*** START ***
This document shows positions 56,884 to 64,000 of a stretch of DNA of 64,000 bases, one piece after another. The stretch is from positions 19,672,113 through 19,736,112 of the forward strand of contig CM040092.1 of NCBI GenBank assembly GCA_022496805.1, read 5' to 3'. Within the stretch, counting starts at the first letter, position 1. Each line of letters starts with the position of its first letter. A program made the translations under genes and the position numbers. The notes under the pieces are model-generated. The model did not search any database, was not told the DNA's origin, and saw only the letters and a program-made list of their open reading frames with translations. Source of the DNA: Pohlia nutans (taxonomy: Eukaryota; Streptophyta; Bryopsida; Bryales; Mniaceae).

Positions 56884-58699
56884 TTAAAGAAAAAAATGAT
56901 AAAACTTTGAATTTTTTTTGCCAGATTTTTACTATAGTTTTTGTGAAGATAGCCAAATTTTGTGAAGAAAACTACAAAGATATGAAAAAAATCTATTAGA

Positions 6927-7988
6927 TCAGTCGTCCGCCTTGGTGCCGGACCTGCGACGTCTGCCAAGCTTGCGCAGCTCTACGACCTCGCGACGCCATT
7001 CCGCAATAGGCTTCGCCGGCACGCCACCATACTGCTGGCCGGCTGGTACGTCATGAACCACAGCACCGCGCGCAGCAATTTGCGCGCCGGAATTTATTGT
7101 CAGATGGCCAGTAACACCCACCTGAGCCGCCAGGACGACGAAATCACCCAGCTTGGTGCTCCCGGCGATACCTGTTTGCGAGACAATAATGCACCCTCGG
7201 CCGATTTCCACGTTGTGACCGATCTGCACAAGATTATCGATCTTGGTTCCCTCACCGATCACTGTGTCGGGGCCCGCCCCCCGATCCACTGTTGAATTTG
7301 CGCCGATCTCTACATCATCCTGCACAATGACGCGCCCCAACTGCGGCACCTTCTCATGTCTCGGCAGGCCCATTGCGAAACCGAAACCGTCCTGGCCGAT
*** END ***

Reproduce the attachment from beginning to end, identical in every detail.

This document shows positions 56,884 to 64,000 of a stretch of DNA of 64,000 bases, one piece after another. The stretch is from positions 19,672,113 through 19,736,112 of the forward strand of contig CM040092.1 of NCBI GenBank assembly GCA_022496805.1, read 5' to 3'. Within the stretch, counting starts at the first letter, position 1. Each line of letters starts with the position of its first letter. A program made the translations under genes and the position numbers. The notes under the pieces are model-generated. The model did not search any database, was not told the DNA's origin, and saw only the letters and a program-made list of their open reading frames with translations. Source of the DNA: Pohlia nutans (taxonomy: Eukaryota; Streptophyta; Bryopsida; Bryales; Mniaceae).

Positions 56884-58699
56884 TTAAAGAAAAAAATGAT
56901 AAAACTTTGAATTTTTTTTGCCAGATTTTTACTATAGTTTTTGTGAAGATAGCCAAATTTTGTGAAGAAAACTACAAAGATATGAAAAAAATCTATTAGA

Positions 6927-7988
6927 TCAGTCGTCCGCCTTGGTGCCGGACCTGCGACGTCTGCCAAGCTTGCGCAGCTCTACGACCTCGCGACGCCATT
7001 CCGCAATAGGCTTCGCCGGCACGCCACCATACTGCTGGCCGGCTGGTACGTCATGAACCACAGCACCGCGCGCAGCAATTTGCGCGCCGGAATTTATTGT
7101 CAGATGGCCAGTAACACCCACCTGAGCCGCCAGGACGACGAAATCACCCAGCTTGGTGCTCCCGGCGATACCTGTTTGCGAGACAATAATGCACCCTCGG
7201 CCGATTTCCACGTTGTGACCGATCTGCACAAGATTATCGATCTTGGTTCCCTCACCGATCACTGTGTCGGGGCCCGCCCCCCGATCCACTGTTGAATTTG
7301 CGCCGATCTCTACATCATCCTGCACAATGACGCGCCCCAACTGCGGCACCTTCTCATGTCTCGGCAGGCCCATTGCGAAACCGAAACCGTCCTGGCCGAT